When gesture-speech combinations do and do not index linguistic change Language and Cognitive Processes, 28, 190-217. By Ozcaliskan, S. and Goldin-Meadow, S.

Abstract: At the one-word stage children use gesture to supplement their speech ('eat'-point at cookie), and the onset of such supplementary gesture-speech combinations predicts the onset of two-word speech ('eat cookie'). Gesture does signal a child's readiness to produce two-word constructions. The question we ask here is what happens when the child begins to flesh out these early skeletal two-word constructions with additional arguments. One possibility is that gesture continues to be a forerunner of linguistic change as children flesh out their skeletal constructions by adding arguments. Alternatively, after serving as an opening wedge into language, gesture could cease its role as a forerunner of linguistic change. Our analysts of 40 children - from 14 to 34 months - showed that children relied on gesture to produce the first instance of a variety of constructions. However, once each construction was established in their repertoire, the children did not use gesture to flesh out the construction. Gesture thus acts as a harbinger of linguistic steps only when those steps involve new constructions, not when the steps merely flesh out existing constructions.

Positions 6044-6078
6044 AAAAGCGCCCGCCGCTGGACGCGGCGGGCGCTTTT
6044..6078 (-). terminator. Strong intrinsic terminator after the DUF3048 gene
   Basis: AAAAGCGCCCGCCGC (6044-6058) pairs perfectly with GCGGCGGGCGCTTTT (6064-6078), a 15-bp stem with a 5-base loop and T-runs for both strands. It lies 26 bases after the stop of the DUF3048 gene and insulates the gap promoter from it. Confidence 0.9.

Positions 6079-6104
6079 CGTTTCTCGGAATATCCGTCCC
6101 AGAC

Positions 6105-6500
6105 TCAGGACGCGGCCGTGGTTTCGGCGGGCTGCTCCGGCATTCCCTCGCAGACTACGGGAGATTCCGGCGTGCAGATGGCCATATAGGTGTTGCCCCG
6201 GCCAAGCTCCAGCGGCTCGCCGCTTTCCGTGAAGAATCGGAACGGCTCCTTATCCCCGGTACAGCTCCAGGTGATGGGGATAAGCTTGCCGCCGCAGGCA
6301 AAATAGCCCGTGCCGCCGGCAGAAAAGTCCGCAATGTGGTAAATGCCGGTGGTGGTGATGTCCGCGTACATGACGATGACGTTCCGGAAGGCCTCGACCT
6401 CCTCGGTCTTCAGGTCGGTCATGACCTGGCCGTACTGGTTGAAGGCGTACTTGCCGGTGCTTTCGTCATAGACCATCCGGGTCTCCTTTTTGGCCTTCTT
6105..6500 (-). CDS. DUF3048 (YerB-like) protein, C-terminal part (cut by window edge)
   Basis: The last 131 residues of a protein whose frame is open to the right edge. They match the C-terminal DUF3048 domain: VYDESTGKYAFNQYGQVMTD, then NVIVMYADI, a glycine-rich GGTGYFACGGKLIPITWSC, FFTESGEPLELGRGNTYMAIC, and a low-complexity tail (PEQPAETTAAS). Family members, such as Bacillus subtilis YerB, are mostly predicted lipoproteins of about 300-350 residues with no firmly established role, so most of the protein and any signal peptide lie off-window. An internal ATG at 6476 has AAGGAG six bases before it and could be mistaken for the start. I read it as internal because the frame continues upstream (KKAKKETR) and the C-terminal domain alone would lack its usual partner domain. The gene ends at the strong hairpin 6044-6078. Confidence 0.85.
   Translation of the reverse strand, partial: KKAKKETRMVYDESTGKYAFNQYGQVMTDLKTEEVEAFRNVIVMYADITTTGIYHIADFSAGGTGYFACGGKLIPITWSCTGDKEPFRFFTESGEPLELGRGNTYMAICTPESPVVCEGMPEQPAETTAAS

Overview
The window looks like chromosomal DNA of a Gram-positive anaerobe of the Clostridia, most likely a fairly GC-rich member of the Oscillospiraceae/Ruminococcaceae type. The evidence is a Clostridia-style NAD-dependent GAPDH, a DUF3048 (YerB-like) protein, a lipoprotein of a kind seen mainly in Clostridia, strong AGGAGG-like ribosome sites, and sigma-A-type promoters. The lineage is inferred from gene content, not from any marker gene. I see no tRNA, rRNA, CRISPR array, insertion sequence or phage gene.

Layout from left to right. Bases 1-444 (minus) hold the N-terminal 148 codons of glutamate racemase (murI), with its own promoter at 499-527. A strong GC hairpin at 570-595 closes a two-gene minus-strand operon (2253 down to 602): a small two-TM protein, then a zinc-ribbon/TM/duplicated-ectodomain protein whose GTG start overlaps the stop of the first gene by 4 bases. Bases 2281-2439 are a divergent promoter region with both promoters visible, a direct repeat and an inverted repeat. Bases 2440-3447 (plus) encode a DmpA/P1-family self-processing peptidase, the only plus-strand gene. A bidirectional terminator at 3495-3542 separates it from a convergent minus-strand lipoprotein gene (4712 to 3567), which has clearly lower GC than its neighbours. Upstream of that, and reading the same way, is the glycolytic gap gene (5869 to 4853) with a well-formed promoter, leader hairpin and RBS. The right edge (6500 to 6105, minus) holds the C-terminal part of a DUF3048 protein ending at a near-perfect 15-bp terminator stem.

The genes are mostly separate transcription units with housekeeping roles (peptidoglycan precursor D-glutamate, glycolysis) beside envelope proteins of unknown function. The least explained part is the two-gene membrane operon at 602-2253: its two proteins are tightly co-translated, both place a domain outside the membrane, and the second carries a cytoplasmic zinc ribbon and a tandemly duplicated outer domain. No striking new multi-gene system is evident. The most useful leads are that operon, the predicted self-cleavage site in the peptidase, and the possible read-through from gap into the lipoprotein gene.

Photo courtesy of Flickr Creative Commons. Posted Jan 09, 2011 by Benjamin Trofatter